# Find the sum of the numbers on the circle

Consider an $$\n \times n\$$ grid and a circle of radius $$\r \leq \sqrt{2} n\$$ with its center in the top left. In each square there is an integer from the range -3 to 3, inclusive. For a given radius, there is a set of squares in the grid which are not at least half covered by a circle of radius $$\r\$$ but are at least half covered by a circle of larger radius. Your task to output the sum of the integers in those squares.

Takes this example:

The smaller circle has radius $$\3.5 \cdot \sqrt{2}\$$ and the larger circle has radius $$\4.5 \cdot \sqrt{2}\$$. The numbers for squares that are at least half covered by the larger circle but not the smaller one are $$\1, -1, 3, 3, 2, -1, -1, 1, -3, -1, 1\$$. These sum to $$\4\$$.

You might be wondering why the $$\-1\$$ number in square (4,4) is not included. If we zoom in we can see why. The blue dots are the center of the squares.

If we had chosen the smaller radius to be $$\2.5 \cdot \sqrt{2}\$$ and the larger circle has radius $$\3.5 \cdot \sqrt{2}\$$ then we get the sum of the values we need is $$\-1\$$.

Here is the matrix from the examples given:

  [[ 3,  0,  1,  3, -1,  1,  1,  3, -2, -1],
[ 3, -1, -1,  1,  0, -1,  2,  1, -2,  0],
[ 2,  2, -2,  0,  1, -3,  0, -2,  2,  1],
[ 0, -3, -3, -1, -1,  3, -2,  0,  0,  3],
[ 2,  2,  3,  2, -1,  0,  3,  0, -3, -1],
[ 1, -1,  3,  1, -3,  3, -2,  0, -3,  0],
[ 2, -2, -2, -3, -2,  1, -2,  0,  0,  3],
[ 0,  3,  0,  1,  3, -1,  2, -3,  0, -2],
[ 0, -2,  2,  2,  2, -2,  0,  2,  1,  3],
[-2, -2,  0, -2, -2,  2,  0,  2,  3,  3]]


# Input

A 10 by 10 matrix of integers in the range -3 to 3, inclusive and a radius $$\r=\sqrt{2} (a+1/2)\$$ where $$\a\$$ is a non negative integer. The radius input will be the integer $$\a\$$.

# Output

The sum of the numbers in the squares in the matrix which are not at least half covered by a circle of radius $$\r\$$ but are at least half covered by a circle of radius $$\r + \sqrt{2}\$$.

These are the outputs for some different values of $$\a\$$ using the example matrix.

a = 0 gives output 6  ( 0 + 3 + 3)
a = 1 gives output 3  (1 + -1 + -1 + 2 + 2)
a = 2 gives output -1 (3 + -1 + 1 + 0 + -2 + -3 + -3 + +0 + 2 + 2)
a = 3 gives output 4  (1 + -1 + -3 + 1 + -1 + -1 + 2 + 3 + 3 + -1 + 1)


# Accuracy

Your answer should be exactly correct. The question of which squares to include can be resolved exactly mathematically.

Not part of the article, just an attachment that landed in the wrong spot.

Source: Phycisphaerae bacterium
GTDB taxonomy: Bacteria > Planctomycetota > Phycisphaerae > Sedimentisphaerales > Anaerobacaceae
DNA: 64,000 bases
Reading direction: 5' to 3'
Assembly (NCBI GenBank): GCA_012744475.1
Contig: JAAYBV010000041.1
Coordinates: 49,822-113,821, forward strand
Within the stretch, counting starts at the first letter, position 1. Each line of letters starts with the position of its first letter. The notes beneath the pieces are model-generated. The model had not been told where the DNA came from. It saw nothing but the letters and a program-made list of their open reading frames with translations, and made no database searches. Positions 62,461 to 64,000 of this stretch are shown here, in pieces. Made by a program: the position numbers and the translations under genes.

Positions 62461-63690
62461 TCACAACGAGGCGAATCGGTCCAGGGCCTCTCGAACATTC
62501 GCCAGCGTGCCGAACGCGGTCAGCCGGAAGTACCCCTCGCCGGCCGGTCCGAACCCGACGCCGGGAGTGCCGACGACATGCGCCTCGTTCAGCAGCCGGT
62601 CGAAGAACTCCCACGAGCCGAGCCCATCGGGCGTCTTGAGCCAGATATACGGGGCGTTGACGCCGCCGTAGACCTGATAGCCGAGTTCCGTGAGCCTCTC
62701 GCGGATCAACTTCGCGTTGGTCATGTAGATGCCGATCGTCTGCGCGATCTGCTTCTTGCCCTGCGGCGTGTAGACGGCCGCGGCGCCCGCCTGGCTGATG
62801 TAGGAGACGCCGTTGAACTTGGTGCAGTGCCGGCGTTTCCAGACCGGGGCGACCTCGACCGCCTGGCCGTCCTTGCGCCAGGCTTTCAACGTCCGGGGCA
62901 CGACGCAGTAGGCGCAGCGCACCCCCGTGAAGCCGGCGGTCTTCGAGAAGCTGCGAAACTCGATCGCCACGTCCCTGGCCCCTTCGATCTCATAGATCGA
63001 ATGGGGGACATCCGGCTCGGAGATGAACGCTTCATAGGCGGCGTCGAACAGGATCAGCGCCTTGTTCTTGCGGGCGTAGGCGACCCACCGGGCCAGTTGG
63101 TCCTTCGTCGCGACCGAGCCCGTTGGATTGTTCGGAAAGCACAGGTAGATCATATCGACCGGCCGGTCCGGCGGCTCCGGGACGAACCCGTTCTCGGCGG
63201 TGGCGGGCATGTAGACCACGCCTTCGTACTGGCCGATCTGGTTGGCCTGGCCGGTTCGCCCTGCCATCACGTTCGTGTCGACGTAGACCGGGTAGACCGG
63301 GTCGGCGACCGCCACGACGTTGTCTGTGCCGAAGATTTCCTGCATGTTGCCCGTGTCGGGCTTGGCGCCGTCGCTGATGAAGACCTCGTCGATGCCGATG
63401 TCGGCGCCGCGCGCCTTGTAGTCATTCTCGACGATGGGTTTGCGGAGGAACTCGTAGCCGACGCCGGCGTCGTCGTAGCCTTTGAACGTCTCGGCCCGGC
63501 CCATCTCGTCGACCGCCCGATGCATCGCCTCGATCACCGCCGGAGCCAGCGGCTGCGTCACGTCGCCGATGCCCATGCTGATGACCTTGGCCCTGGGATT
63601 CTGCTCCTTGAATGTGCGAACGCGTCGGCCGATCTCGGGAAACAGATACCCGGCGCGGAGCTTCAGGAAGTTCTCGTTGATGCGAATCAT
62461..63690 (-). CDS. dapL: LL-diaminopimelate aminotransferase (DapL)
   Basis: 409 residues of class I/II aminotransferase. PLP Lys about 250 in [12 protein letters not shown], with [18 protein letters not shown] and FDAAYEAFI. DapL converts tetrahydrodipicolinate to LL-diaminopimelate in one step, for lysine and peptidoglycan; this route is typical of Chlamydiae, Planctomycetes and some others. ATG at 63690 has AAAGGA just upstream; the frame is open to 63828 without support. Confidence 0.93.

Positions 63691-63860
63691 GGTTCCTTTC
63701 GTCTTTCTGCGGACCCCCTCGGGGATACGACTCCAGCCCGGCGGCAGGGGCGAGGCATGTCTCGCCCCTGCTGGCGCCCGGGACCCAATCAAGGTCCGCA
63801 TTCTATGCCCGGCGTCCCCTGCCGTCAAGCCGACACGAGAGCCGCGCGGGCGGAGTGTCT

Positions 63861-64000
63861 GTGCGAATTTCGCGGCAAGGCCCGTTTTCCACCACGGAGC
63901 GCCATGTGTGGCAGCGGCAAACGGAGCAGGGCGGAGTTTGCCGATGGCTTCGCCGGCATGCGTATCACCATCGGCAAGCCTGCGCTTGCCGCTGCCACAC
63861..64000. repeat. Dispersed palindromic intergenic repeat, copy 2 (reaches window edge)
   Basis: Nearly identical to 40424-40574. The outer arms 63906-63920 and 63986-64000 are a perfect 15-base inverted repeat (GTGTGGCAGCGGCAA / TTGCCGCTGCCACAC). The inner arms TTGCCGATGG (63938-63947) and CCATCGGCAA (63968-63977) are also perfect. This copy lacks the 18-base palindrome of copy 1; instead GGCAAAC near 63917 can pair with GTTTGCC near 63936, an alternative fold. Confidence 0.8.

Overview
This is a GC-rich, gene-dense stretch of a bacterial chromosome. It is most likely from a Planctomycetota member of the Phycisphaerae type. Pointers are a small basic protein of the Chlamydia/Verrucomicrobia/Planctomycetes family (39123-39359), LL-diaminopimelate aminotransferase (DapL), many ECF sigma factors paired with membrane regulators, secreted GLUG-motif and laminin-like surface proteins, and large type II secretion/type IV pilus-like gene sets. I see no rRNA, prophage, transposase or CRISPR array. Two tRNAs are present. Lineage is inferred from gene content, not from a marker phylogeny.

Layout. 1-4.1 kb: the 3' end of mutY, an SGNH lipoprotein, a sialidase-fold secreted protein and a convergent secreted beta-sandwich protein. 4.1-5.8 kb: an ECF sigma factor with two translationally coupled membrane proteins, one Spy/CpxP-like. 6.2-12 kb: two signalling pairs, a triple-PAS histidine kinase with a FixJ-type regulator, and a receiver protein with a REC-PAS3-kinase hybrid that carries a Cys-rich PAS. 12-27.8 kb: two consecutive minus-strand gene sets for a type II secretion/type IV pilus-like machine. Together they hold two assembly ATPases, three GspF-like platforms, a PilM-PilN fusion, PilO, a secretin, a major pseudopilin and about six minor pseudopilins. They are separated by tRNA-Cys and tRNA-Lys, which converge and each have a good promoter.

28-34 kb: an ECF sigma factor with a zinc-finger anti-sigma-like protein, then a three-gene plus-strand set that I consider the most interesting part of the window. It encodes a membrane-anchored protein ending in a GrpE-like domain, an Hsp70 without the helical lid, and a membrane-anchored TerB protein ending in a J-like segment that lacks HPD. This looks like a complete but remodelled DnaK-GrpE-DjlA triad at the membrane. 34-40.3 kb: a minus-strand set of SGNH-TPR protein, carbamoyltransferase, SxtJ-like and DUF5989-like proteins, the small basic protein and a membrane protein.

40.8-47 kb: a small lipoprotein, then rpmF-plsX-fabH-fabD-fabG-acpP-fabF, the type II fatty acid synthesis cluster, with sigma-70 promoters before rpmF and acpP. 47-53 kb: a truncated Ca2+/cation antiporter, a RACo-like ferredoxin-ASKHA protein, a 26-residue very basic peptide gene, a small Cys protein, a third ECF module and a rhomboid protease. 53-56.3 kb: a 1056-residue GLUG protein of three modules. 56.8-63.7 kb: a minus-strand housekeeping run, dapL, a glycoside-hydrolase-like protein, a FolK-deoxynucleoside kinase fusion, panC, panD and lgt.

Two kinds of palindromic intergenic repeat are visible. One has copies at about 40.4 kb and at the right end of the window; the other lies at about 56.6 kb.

• Is d guaranteed to be an integer, or can it be any real number? Also, what is the margin of error? is it acceptable to incorrectly include a square with 49% or 51%? That will make a huge difference to the length of the code. It would be much easier if we could include all squares that have any part of the circle in them. Dec 16, 2023 at 10:43
• @LevelRiverSt I have made the input clear I hope. I'll add a comment about numerical accuracy m
– Simd
Dec 16, 2023 at 11:28
• Following my previous comment about symmetry and given your explanation why square 4,4 should not be included should square 3,3 on the grid diagonal be included to give us 11 squares with the answer dropping back to 4 Dec 16, 2023 at 16:42
• The result for a=0 should be 6; the 0.5 diameter circle only fills about 39% of the top-left grid square Dec 16, 2023 at 19:52
• @NickKennedy Thank you. Fixed.
– Simd
Dec 16, 2023 at 20:33

# Jelly, 22 bytes

ŒJ_.²§<Ɱ+.+Ø.²ḤƲ}^/ḋF{


Try it online!

A dyadic link taking a 10x10 integer matrix as its first argument and an integer as its second argument and returning an integer. Doesn’t use any fractions other than halves and quarters so should not lose anything to floating point accuracy.

Uses the same methodology as @Ajax1234’s Python answer so be sure to upvote that one too!

## Explanation

ŒJ_.²§<Ɱ+.+Ø.²ḤƲ}^/ḋF{­⁡​‎‎⁪⁡⁪⁠⁪⁡⁪‏⁠‎⁪⁡⁪⁠⁪⁢⁪‏‏​⁡⁠⁡‌⁢​‎‎⁪⁡⁪⁠⁪⁣⁪‏⁠‎⁪⁡⁪⁠⁪⁤⁪‏‏​⁡⁠⁡‌⁣​‎⁪⁪⁠‎⁪⁡⁪⁠⁪⁢⁡⁪‏‏​⁡⁠⁡‌⁤​‎⁪⁪⁠‎⁪⁡⁪⁠⁪⁢⁢⁪‏‏​⁡⁠⁡‌⁢⁡​‎‎⁪⁡⁪⁠⁪⁢⁣⁪‏⁠‎⁪⁡⁪⁠⁪⁢⁤⁪‏⁠‎⁪⁡⁪⁠⁪⁤⁤⁪‏⁠‎⁪⁡⁪⁠⁪⁢⁡⁡⁪‏‏​⁡⁠⁡‌⁢⁢​‎‎⁪⁡⁪⁠⁪⁣⁡⁪‏⁠‎⁪⁡⁪⁠⁪⁣⁢⁪‏‏​⁡⁠⁡‌⁢⁣​‎‎⁪⁡⁪⁠⁪⁣⁣⁪‏⁠‎⁪⁡⁪⁠⁪⁣⁤⁪‏⁠‎⁪⁡⁪⁠⁪⁤⁡⁪‏‏​⁡⁠⁡‌⁢⁤​‎‎⁪⁡⁪⁠⁪⁤⁢⁪‏‏​⁡⁠⁡‌⁣⁡​‎‎⁪⁡⁪⁠⁪⁤⁣⁪‏‏​⁡⁠⁡‌⁣⁢​‎‎⁪⁡⁪⁠⁪⁢⁡⁢⁪‏⁠‎⁪⁡⁪⁠⁪⁢⁡⁣⁪‏‏​⁡⁠⁡‌⁣⁣​‎‎⁪⁡⁪⁠⁪⁢⁡⁤⁪‏⁠‎⁪⁡⁪⁠⁪⁢⁢⁡⁪‏⁠‎⁪⁡⁪⁠⁪⁢⁢⁢⁪‏‏​⁡⁠⁡‌­
ŒJ                      # ‎⁡Indices along matrix
_.                    # ‎⁢Subtract 0.5
²                   # ‎⁣Square
§                  # ‎⁤Sum inner lists
<Ɱ       Ʋ}       # ‎⁢⁡Less than each of the following applied to the right argument as a monad:
+.              # ‎⁢⁢Add 0.5
+Ø.           # ‎⁢⁣Add zero and one
²          # ‎⁢⁤Square
Ḥ         # ‎⁣⁡Double
^/     # ‎⁣⁢Reduce using xor
ḋF{  # ‎⁣⁣Dot product with the flattened matrix
💎


Created with the help of Luminespire.